The United States says the wounded CIA operatives were in Mexico to assist in the fight against drug traffickers. On Tuesday, several Mexican politicians called for an investigation of the CIA’s role in Mexico.
The first full day of the Republican National Convention kicked off in Tampa on Tuesday with the official nomination of Mitt Romney and Paul Ryan. House Speaker John Boehner announced the delegate count.
House Speaker John Boehner: "The chair is prepared to announce the results of the roll call. On this vote, the honorable Mitt Romney of the state of Massachusetts has received 2,061 votes, more than the majority of those votes entitled to be cast at this convention."
Controversy erupted on the convention floor when a dispute broke out over whether to seat the delegates of Rep. Ron Paul. Part of Maine’s delegation stormed off the floor in protest of a decision to strip away half of Paul’s delegates. Supportive members of other delegations rose to their feet and hollered their objections, angered by new rules that they say they will make it harder for grassroots candidates to stand a chance in future elections.
RNC Chair Reince Priebus: "The question on the motion offered by the delegate from Kentucky, all those in favor will signify by saying 'Aye.' Those opposed, 'No.' In the opinion of the chair, the ayes have it, and the motion is agreed to. Without objection, the motion to reconsider is laid upon the table."
Following Tuesday’s official nomination of the Romney-Ryan ticket, Mitt Romney’s wife, Ann Romney, praised her husband during a prime-time television speech.
Ann Romney: "I can’t tell you what will happen over the next four years, but I can only stand here tonight, as a wife and a mother and a grandmother, an American, and make you this solemn commitment. This man will not fail. This man will not let us down. This man will lift up America."
New Jersey Gov. Chris Christie gave the keynote address at the Republican National Convention on Tuesday night. Addressing President Obama, Christie said that "real leaders" don’t listen to public opinion, they shape it.
New Jersey Governor Chris Christie: "I believe in America and her history, and there’s only one thing missing now: leadership. It takes leadership that you don’t get from reading a poll. You see, Mr. President, real leaders don’t follow polls; real leaders change polls."
In other news from the Republican National Convention, a dozen activists with the group CODEPINK were barred from entering a private event Tuesday night featuring former Secretary of State Condoleezza Rice. The activists were carrying handcuffs in what they called an attempt to arrest Rice for war crimes.
Ohio Secretary of State Jon Husted has fired two local election officials who voted to extend early voting to weekends in Montgomery County. The two officials were suspended earlier this month for extending the voting after Husted, a Republican, announced all counties would follow uniform hours for early voting on weekdays. But since his order only applied during the week, the now fired officials, Thomas Ritchie and Dennis Lieberman, moved to expand voting times on the weekend. Critics have said the state’s uneven hours benefit white Republicans, while disenfranchising people of color. President Obama won Montgomery County in 2008.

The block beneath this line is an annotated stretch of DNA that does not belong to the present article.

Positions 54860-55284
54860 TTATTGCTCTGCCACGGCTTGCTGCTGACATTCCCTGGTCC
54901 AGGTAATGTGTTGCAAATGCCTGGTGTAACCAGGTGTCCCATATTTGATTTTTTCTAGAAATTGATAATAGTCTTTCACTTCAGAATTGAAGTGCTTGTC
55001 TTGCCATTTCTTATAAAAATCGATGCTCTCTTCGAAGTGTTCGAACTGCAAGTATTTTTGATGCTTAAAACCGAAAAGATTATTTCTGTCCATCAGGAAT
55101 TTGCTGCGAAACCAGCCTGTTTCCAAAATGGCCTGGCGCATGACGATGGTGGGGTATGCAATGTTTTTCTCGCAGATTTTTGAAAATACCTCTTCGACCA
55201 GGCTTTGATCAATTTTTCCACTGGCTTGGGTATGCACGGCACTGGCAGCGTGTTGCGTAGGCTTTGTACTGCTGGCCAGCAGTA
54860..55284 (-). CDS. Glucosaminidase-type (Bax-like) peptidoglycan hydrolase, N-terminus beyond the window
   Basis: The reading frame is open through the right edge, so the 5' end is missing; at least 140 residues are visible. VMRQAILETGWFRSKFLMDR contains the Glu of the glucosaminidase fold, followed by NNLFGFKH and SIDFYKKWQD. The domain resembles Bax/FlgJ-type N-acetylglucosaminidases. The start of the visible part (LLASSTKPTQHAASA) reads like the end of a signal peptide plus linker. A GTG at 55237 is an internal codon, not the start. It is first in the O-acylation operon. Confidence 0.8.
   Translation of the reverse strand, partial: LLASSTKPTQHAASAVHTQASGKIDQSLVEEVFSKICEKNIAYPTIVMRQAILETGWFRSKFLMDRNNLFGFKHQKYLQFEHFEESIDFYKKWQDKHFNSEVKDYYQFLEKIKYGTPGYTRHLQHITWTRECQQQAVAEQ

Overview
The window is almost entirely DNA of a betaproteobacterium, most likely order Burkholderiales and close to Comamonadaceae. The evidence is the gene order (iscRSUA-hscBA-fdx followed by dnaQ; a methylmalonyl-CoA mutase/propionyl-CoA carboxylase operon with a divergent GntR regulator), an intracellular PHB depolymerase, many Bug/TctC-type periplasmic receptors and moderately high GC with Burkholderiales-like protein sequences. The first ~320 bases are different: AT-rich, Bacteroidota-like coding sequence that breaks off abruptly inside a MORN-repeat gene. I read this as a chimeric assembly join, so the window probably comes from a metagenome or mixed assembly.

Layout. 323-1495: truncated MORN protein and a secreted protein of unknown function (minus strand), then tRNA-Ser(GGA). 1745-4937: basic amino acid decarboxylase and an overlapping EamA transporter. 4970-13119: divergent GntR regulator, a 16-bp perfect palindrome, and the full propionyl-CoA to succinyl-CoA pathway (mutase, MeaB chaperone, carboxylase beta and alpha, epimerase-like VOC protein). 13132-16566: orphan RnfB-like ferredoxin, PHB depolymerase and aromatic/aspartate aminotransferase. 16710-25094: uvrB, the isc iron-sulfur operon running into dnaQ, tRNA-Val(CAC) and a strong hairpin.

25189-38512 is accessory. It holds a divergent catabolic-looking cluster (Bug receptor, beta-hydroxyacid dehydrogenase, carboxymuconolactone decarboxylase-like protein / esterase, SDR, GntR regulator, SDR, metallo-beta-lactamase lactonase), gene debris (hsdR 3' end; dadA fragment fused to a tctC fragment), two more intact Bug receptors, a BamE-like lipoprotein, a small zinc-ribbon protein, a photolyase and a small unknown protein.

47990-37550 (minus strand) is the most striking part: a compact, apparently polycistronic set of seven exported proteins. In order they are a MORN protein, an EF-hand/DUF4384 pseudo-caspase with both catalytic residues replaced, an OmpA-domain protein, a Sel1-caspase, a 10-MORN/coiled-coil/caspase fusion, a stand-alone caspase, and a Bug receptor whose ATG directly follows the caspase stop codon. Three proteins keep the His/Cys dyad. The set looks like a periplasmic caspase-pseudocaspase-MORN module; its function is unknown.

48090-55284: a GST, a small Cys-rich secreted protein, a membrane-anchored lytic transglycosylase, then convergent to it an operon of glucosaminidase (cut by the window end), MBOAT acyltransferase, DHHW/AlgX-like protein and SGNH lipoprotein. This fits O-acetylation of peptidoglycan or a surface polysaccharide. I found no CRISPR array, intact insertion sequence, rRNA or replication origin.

A federal court has ruled the Republican-controlled statehouse in Texas discriminated against people of color in its redrawing of political maps for congressional and legislative districts ahead of the 2012 election. Texas Gov. Rick Perry signed off on the redistricting maps last year. But on Tuesday, a three-judge panel ruled the move violated the Voting Rights Act of 1965 in disenfranchising people of color with a "discriminatory purpose." Texas says it plans to appeal.
Another Republican politician is making headlines for an offensive comment about rape following the controversy around Missouri Senate hopeful Todd Akin earlier this month. In an exchange with reporters, Tom Smith, the Republican seeking to unseat Pennsylvania Democratic Senator Bob Casey, said having a child out of wedlock is akin to rape.
Reporter: "How would you tell a daughter or a granddaughter who, God forbid, became a victim of a rape, to keep the child against her own will? Is that something that you would — do you have a way to explain that?"
Tom Smith: "I lived something similar to that with my own family. She chose life, and I commend her for that. She knew my views. But, fortunately for me, I didn’t have to — she chose the way I thought. Now, don’t get me wrong, it wasn’t rape. But she did" —
Reporter: "Similar how?"
Smith: "Uh, having a baby out of wedlock."
Reporter: "That’s similar to rape?"
Smith: "No, no, no. But, well, put yourself in a father’s situation. Yes, I mean, it is similar. But, back to the original, I’m pro-life, period."
A Brazilian court has ordered the resumption of construction on a major hydroelectric dam in the Amazon rainforest. The $11 billion Belo Monte Dam project was initially approved over the objections of indigenous communities who have brought numerous challenges, citing environmental concerns and the fear of mass displacement. But late on Monday, Brazil’s Supreme Court reversed a lower court ruling that suspended construction pending government consultation with indigenous groups. Work on the project resumed on Tuesday, hours after the verdict.
South African Archbishop Desmond Tutu has pulled out of a conference in Johannesburg over the involvement of former British Prime Minister Tony Blair. On Tuesday, Tutu said it would be "morally indefensible" to appear alongside Blair due to Blair’s support for the U.S.-led invasion of Iraq. Blair helped peddle the George W. Bush administration’s false contention that Iraq had chemical weapons and was the United States’ biggest military partner during the invasion. Tutu, a Nobel Peace Prize laureate, said through his office that he reached the decision after "wrestling with his conscience and taking counsel."